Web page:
The Week in Review provides an overview of the past week’s top health care content, including industry news and trends, Mayo Clinic and Mayo Medical Laboratories news, and upcoming events.
Anti-Aging Process Rejuvenates Lab Mice: Study
In what sounds like a sci-fi movie come true, researchers say they used gene manipulation to counter aging in mice. Using a process called cellular reprogramming, the scientists said they also made human skin cells appear and act young again in a laboratory dish. "Our study shows that aging may not have to proceed in one single direction," said study senior author Juan Carlos Izpisua Belmonte. He's a professor in the gene expression laboratory at the Salk Institute for Biological Studies in La Jolla, California. "It has plasticity and, with careful modulation, aging might be reversed," Izpisua Belmonte said in an institute news release. Via HealthDay.
Americans’ Hearing Loss Decreases Even with Ubiquitous Headphones
As concern rises over the effect of continuous use of headphones and earbuds on hearing, a new paper by federal researchers has found something unexpected. The prevalence of hearing loss in Americans of working age has declined. The paper, published in the journal JAMA Otolaryngology—Head & Neck Surgery, used data from the National Health and Nutrition Survey, which periodically administers health tests to a representative sample of the population. The investigators, led by Howard J. Hoffman, the director of the epidemiology and statistics program at the National Institute on Deafness and Other Communication Disorders, compared data collected between 1999 and 2004 with data from 2011 and 2012, the most recent available. The researchers reported that while 15.9% of the population studied in the earlier period had problems hearing, just 14.1% of the more recent group had hearing loss. The good news is part of a continuing trend—Americans’ hearing has gotten steadily better since 1959. Via NY Times.
How Much Is Too Much? New Study Casts Doubts on Sugar Guidelines.
Over the past two years the World Health Organization and the U.S. Dietary Guidelines have begun urging us to consume no more than 10 percent of our daily calories from added sugar. Drinking more than one sugar-sweetened soda a day can put you over that limit. But a new industry-funded study published in a prominent medical journal questions the evidence used to generate the specific recommendations to limit sugar in our diets. "Overall, I would say the guidelines are not trustworthy," says study author Bradley Johnston, a clinical epidemiologist at the Hospital for Sick Children in Toronto who also teaches biostatistics. Johnston reviewed the studies and methodology used to generate the guidelines. He concludes that while it's wise for people to limit sugar consumption, there's still a question about how much to limit. Via NPR.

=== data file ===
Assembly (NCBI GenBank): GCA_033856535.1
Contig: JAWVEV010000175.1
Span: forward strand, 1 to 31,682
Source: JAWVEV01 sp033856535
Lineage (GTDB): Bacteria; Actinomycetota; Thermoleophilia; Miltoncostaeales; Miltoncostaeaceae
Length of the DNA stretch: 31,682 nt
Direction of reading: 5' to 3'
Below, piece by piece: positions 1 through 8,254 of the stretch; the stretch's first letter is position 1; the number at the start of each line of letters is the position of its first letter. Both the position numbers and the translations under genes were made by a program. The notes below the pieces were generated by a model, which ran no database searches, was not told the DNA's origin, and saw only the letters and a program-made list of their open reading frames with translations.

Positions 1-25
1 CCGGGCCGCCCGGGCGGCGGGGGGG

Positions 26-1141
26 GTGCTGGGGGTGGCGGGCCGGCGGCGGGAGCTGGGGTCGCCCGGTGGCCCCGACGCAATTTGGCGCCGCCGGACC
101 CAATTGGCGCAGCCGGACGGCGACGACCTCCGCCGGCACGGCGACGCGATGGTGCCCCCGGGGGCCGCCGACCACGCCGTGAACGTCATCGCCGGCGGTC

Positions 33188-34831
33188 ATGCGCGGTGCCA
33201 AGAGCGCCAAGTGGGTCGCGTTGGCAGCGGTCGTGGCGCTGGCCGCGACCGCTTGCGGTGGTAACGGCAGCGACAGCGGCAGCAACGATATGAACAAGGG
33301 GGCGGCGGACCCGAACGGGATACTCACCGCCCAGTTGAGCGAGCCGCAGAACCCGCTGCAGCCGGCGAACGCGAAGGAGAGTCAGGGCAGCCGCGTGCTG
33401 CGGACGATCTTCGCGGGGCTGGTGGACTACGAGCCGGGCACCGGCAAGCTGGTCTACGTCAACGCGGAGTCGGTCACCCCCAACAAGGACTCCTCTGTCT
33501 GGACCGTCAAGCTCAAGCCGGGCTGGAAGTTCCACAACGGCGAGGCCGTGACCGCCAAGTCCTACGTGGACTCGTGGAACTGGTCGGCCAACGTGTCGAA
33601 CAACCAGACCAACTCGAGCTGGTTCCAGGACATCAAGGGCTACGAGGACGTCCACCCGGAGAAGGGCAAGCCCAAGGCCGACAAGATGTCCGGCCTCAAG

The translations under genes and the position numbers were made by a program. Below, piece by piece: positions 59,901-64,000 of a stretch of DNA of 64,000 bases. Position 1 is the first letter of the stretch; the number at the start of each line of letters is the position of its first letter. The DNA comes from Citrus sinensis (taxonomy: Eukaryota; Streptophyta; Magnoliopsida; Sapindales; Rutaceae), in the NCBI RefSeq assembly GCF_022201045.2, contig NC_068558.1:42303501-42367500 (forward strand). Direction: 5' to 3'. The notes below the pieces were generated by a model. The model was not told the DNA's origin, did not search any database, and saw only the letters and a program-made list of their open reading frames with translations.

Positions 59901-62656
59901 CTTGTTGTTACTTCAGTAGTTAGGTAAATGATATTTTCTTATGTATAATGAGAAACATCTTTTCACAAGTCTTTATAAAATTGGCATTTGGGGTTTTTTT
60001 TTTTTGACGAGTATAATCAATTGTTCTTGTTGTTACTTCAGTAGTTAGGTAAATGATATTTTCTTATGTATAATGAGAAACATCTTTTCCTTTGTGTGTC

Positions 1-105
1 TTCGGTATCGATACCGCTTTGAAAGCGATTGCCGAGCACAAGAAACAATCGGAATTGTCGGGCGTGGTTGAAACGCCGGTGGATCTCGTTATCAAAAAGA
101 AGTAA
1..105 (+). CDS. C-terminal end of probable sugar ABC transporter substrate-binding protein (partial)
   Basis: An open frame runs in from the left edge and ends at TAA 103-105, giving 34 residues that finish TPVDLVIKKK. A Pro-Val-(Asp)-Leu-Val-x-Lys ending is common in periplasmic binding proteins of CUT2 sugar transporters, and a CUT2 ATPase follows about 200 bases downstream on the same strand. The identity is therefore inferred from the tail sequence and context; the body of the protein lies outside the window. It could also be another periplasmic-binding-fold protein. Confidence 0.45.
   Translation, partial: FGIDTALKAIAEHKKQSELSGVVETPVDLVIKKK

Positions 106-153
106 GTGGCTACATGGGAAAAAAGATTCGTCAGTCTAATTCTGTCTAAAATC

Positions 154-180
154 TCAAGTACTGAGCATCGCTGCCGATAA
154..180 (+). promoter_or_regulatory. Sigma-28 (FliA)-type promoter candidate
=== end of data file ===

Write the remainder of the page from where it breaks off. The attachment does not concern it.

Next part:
Trading Hospital Rooms for Hotel Suites
While other hospital-hotel projects are planned or underway in Baltimore; Pittsburgh; and Rochester, Minnesota, home to Mayo Clinic, the Cleveland Clinic seemed to grasp the trend’s potential early on. In 1974, during a major expansion, its campus welcomed the Park Plaza Hotel, which had 450 rooms, many of them tiny, and a medieval-themed restaurant. Later known as the Omni International Hotel, it was demolished in 2000 to make way for the 294-room InterContinental Cleveland, which the clinic owns. It offers a 500-seat amphitheater and is connected to the hospital by an enclosed bridge. In 1998, the hospital added the 152-room InterContinental Suites Hotel Cleveland, also on the property. At a hospital where the average length of stay for inpatients is seven days, the hotels “are a very nice complement,” said William Peacock, III, the chief of operations for the clinic, which is known for its cardiology care and organ transplants. Via NY Times.
How to Save at Least 32,000 Lives Each Year: Replace Male Doctors with Female Ones